“How False it all seemed”: The Book you expected to
suck, which didn’t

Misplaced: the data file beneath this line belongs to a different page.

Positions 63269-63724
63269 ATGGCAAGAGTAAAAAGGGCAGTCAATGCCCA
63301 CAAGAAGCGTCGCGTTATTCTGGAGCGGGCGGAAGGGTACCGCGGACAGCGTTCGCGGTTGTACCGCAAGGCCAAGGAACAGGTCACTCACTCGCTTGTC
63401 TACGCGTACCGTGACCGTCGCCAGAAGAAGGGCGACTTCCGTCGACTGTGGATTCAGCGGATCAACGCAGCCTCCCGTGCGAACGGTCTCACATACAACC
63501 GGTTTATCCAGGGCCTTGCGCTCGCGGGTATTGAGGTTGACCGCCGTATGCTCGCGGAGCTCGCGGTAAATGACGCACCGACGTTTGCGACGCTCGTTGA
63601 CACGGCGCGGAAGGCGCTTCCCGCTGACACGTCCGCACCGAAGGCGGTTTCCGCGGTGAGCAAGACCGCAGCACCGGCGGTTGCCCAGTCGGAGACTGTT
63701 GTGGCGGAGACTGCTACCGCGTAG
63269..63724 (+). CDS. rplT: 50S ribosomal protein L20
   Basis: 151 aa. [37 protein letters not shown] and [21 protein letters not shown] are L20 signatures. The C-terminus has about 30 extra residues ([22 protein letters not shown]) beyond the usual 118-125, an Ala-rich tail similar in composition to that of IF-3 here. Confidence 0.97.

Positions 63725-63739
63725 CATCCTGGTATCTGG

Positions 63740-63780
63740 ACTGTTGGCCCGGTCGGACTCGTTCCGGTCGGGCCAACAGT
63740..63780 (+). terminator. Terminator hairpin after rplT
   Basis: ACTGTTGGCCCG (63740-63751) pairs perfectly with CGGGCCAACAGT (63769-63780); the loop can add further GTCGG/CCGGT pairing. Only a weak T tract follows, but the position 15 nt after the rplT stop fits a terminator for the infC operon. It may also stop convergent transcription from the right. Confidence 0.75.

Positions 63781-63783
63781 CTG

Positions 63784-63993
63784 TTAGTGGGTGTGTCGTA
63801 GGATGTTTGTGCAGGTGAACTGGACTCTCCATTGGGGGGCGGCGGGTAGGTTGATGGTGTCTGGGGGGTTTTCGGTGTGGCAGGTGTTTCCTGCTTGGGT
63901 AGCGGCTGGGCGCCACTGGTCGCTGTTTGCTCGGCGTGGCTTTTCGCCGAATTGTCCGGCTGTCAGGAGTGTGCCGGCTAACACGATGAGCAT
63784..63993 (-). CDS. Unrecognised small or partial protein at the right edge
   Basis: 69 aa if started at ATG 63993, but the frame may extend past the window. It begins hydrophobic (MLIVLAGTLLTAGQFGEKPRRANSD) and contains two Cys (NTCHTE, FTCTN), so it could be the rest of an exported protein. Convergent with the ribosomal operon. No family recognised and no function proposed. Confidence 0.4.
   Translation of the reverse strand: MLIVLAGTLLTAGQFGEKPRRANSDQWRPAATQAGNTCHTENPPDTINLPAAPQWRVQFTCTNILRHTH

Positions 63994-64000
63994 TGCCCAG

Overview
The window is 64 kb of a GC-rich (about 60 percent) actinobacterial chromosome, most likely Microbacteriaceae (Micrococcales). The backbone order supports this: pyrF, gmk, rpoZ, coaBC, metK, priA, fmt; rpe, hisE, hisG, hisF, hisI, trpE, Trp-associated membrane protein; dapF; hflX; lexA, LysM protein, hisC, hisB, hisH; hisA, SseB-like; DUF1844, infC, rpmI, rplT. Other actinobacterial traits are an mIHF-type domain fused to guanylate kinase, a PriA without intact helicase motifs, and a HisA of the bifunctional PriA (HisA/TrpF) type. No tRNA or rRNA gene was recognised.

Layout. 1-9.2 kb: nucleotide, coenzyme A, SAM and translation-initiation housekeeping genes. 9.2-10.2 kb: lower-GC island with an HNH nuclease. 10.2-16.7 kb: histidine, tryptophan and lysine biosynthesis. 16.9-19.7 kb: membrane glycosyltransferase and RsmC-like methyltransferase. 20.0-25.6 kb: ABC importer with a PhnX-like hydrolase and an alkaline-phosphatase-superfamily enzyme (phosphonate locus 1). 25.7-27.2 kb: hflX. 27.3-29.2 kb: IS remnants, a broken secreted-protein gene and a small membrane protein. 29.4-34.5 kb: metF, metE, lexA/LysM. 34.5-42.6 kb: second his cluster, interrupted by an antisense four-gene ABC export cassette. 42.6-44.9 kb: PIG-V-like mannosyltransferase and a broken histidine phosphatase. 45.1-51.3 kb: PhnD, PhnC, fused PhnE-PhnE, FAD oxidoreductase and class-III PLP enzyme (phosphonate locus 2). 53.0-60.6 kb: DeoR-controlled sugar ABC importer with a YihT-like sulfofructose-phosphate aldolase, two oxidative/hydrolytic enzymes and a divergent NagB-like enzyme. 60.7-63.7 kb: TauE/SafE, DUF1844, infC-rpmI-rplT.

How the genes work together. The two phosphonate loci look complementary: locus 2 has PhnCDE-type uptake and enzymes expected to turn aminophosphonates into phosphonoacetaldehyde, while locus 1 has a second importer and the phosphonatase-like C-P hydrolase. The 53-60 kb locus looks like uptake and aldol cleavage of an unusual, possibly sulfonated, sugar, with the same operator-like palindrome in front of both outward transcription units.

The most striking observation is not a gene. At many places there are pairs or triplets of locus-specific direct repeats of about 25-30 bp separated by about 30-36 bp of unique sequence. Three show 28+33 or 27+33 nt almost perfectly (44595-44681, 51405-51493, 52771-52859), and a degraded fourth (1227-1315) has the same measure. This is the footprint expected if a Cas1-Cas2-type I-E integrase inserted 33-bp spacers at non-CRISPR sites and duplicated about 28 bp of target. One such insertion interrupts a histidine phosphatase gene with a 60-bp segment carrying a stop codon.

There’s a scene in Charles Bukowski’s great coming-of-age novel, Ham on Rye, in which the protagonist Henry Chinaski discovers the magic of books. I can’t quite remember if he discovers, a la Bradbury, how to stay drunk on the words before or after he discovers the joys of being literally drunk, but it happens sometime in mid-pubescence, while Hank is going through hell. He breezes through Faulkner and Hemingway, finding himself a bit stumped by the former but counting himself an acolyte of the latter (at first at least; Bukowski always went back and forth with Hemingway). He encounters the works of John Dos Passos, and pronounces them not great, but good enough, which is about right. At one point he gets his hopes up after finding a book with the title Bow Down to Wood and Stone, but he soon realizes that the content cannot live up to the title. Then he discovers D.H. Lawrence. It’s a story about a pianist who’s slowly losing his mind. How false it all seemed at first, Hank muses. But as he reads on, he realizes that the tale is a very worthy one indeed. I think we’ve all had a similar experience. There’s a book or a writer whose work we may look at askance, as perhaps a bit precious or pretentious, or just boring, and yet we start the work, however reluctantly, only to discover that it is in fact damn good. My moment came when I encountered the book Stoner, by John Williams. I never would have sought it out on my own, but for some reason my father sent it to me sometime during my last year in the Army. At that time I was stationed at Fort Bliss in El Paso, running out the clock on my contract with Uncle Sam, whose lease on my weary soul was about to expire. I was also trying to become a writer, and if Stephen King’s old quip about cashing a check for a story makes one talented, I guess I was also talented. Or at least talented enough to pay for a cab ride or stuff a sizeable tip into a stripper’s G-string. During that last fateful year of my time in the Army, first year of my literary career (if you can call it that), I had developed a bit of a strip club habit that threatened to spiral out of control into a full-blown addiction. But that’s a story for another day, or frankly one that doesn’t even need telling. Each Friday after final formation, I’d fall out, hail a cab, and go to a hotel, where I would proceed to write a short story. I’d polish up the short story on Saturday, maybe send it out Saturday night, and then head back to base and my barracks to get ready for the next week as a regular Joe in an air defense artillery battalion. Of course during those weekends at the La Quinta hotel, I’d have to pause to eat (usually at the Village Inn) and sleep, and I’d also do some reading in my downtime. Mostly I read Philip Dick, Joe Haldeman, or maybe some Gary Philips if I was in the mood for something pulpy rather than a mind-bending bout of SF. Out of respect to my father though, and with some trepidation, I started Stoner. How false it all seemed, the most cliched and depressing grist for a literary writer too respectable to tell a story with plot, action, and all of those other base elements that go into making something actually entertaining. Yes, Stoner was that dread and musty artifact of that most rarified of the literary classes: a campus novel. What’s the old Haldeman quote? “Bad books on writing tell you to ‘WRITE WHAT YOU KNOW’, a solemn and totally false adage that is the reason there exist so many mediocre novels about English professors contemplating adultery.” William Stoner is a young man who goes to college at the University of Missouri in order to study agriculture. At some point during his undergrad years he discovers Shakespeare’s Sonnet 73. Reading about bare tree branches trembling in the cold gives young Stoner a sort of epiphany, and he decides to get his MA in English instead of returning back to the family farm to make stuff grow. At this point I thought I had an idea how the novel would unfold. Stoner’s changing of his major would be a source of tension between him and his salty old yeoman planter of a father. He’d meet a young coed who’d eventually become a henpecking wife whose scolding or cold indifference would send him running into the arms of another young coed when he himself was no longer so young, and so on and yada-yada. Here’s the thing, though. Most of that didn’t happen. Instead the focus of the book tightened to become about Stoner’s quiet faith in the ostensibly humble life he had chosen for himself. There are interdepartmental intrigues with dishonest and conniving profs, and students whose ambition and mendacity are far more well-honed than their creative faculties or passion for poetry. There are major historical events that sweep through the larger world, but merely cast their shadows over the university, resulting in manpower shortages on the homefront that makes Stoner’s path through the professional ranks perhaps a bit easier than it otherwise might have been. But Stoner doesn’t politic well and so a sinecure or even a well-earned cushy seat remains well out of reach. And, yes, there is tension between Stoner and his wife, especially as concerns the rearing of their daughter, but the novel remains centered on the vault of the man’s unbroken mind, where his faith in the words is never destroyed. The book makes its case for the moral rectitude of Stoner’s position without a bunch of loud or obvious melodramatic scenes. Most of what Stoner thinks remains just that, thoughts unuttered but nurtured until his convictions become nigh-religious. His refusal to be swept up in the massive, epoch-changing events of his time (the Great War, the Great Depression, the Bombing of Pearl Harbour) causes the seemingly minor events of his life to assume a grandeur such minor victories deserve, but which we rarely if ever afford them. “War,” as Thomas Mann once observed, “is the coward’s evasion of the problems of peace.” I might not have believed that before I joined the Army and went to Iraq, but I certainly believed it afterwards. War, as bad as it is, divides one’s life into easily separable “before” and “after” periods, unburdening it of the complexities that unbroken continuity brings to life as most people live it: the unrelieved pressures of work, home, work, the cultivating of relationships, the repairing of them when they’re damaged, the acceptance of their state as irreparable when we recognize that they can’t be mended. All of this is hard to deal with, complicated, messy. War is undoubtedly messy (debriding a wound takes forever) but it’s simple and straightforward and it is something that by its very intense nature confers a meaning on a life, even if that meaning is cliched, and frankly at root a lie. Stoner, as Steven Almond pointed out in his fine study of the work, is about genuine bravery as it is quietly exercised, rather than as it is commonly construed and loudly proclaimed. There’s something about the pacing and quality of Stoner that made it immensely readable. It was by no means a page-turner in the traditional sense, and yet the way the author controlled the unfolding of time, dilating a moment between Stoner and a student here, contracting a season or the duration of a World War there, made it feel as if the reader were being given a peek into the mechanism of time as it is actually viewed from the outside, by a deistic god or whatever great timekeeper exists beyond the Veil of Maya. Imagine an elder being (less eldritch than one of those in Lovecraft’s bestiary) letting us view a human through the lens of deep time and you’re in the neighborhood of the strange and frankly miraculous feeling the book evokes. As someone once said of the Stanley Kubrick film, Barry Lyndon, it captures the shape of a life, not with a plodding dogged Dickensian determination. It’s not in the tradition of epics that take us from someone’s childhood to old age, but rather uses the fine-honed eye of a miniaturist or a jeweler who knows exactly where to look and what to overlook. Not only is it an engrossing, quick read; it is actually a fairly short novel, which makes the wealth of its content all the more remarkable. Reading Stoner I felt like the boy in Michael Ende’s The Never-Ending Story (or maybe it was just the movie version), who kept shaking his head as he read deeper into the tale of Atreyu and discovered that the young and intrepid hero was aware of the boy reading of his adventures. That’s impossible. It should have been impossible: a book about a guy who starts agricultural school, who switches his major upon reading the Bard, and then proceeds to spend his life teaching, waging some kind of internal and silent battle against the forces of the world which seem to take scant notice of him and his humble doings. I think I read the whole book that weekend at the hotel, never once understanding exactly what trick or strange twist of magic made it so readable when I had expected to chuck it down after a few pages, politely evading any questions my father might ask about its contents, should our twice-monthly phone conversations stray toward the book he’d gifted me. I doubt I got any writing done that weekend at the hotel, but I know that, had I written rather than reading Stoner, it would have been a much poorer use of my time.